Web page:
After the floods, Australian farms await plague of locusts

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The Independent Online

Heavy rains that brought to an end the worst Australian drought for a century have spawned a plague of locusts that are attacking crops in two states and threatening to spread further afield.

The rains, which have caused flooding in southern Queensland and northern New South Wales, have created ideal breeding conditions for the locusts. The "hoppers", or juveniles, are expected to grow wings in the next 10 days and move into Outback areas and heavily populated coastal regions. Authorities said it is the worst outbreak since 100 billion of the pests were spawned three years ago. Walter Spratt, the operations manager of the Australian Plague Locust Commission, said: "We're talking mega numbers here. You'd be speculating [on exact numbers]."

Hundreds of square miles have been sprayed in the two states to try to destroy the hoppers, but, so far, the commission and farmers are fighting a losing battle, with new swarms discovered in far-flung inland areas.

Mr Spratt said: "The more we look, the more we find. This is potentially a very serious outbreak. Once they reach the adult stage, they can become much more mobile." Adult locusts can travel more than 400 miles in a single night's flight, and there are fears that the plague could spread to Victoria and South Australia.

Swarms have been spotted as far west as Birdsville, a remote town in the Queensland Outback. Paul Keightley, of Birdsville police, said: "They're all over the place. Sometimes they fall like snow."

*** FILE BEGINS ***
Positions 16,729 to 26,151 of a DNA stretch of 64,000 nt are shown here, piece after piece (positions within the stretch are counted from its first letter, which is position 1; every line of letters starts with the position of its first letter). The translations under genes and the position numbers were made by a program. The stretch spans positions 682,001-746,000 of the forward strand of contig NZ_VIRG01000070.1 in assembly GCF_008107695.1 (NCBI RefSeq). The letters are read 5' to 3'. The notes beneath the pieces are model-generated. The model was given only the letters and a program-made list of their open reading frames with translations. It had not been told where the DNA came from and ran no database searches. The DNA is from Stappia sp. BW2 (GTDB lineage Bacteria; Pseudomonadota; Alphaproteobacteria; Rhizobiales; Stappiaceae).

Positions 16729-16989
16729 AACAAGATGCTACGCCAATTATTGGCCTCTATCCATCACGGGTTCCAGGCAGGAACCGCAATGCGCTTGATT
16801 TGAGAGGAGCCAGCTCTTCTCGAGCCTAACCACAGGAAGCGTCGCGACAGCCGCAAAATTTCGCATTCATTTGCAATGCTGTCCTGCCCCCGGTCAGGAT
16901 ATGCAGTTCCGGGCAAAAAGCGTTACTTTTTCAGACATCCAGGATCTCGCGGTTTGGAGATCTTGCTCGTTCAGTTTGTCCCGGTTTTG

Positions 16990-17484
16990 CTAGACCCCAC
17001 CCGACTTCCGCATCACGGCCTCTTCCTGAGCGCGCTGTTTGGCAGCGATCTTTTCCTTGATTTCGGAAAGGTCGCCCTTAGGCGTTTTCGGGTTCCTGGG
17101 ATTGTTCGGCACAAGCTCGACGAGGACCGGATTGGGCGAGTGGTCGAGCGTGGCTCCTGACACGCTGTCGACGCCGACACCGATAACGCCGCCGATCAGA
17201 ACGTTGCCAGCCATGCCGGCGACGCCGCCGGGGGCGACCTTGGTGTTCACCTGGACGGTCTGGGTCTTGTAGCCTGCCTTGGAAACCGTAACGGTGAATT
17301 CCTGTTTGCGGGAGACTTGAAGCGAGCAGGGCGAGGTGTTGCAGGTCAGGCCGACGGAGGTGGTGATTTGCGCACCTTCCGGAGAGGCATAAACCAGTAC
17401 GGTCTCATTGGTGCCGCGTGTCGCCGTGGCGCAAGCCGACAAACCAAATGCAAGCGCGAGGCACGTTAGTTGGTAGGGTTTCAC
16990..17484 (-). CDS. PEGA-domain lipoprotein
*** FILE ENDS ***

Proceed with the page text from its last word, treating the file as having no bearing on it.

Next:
Farmers rejoiced when the drought ended in January, only to face severe floods and now the crop-devouring pests. The first generation hatched 10 days after the rains, and adult locusts have followed up with five layings of up to 50 eggs each.

Australia's wheat, barley and canola crops have just been harvested and are safe in silos around the country, but locusts are breeding near sorghum and cotton crops.

The infestation in New South Wales, centred on Coonamble, about 250 miles north-west of Sydney, is so fragmented that the commission is asking landowners for help.

The outbreak in south-west Queenland's Channel region is even worse, with hoppers spreading into flooded areas and places where they are difficult to spot. The commission said that locust populations had dropped to low levels because of the drought, but the insects are now breeding furiously following the deluge.

Australian authorities have battled locusts periodically over the years, and have sometimes been assisted by good fortune. In the past, large numbers have perished after landing in the ocean by mistake or, in an incident discovered by satellite sensors in 2000, in Lake Frome in remote South Australia.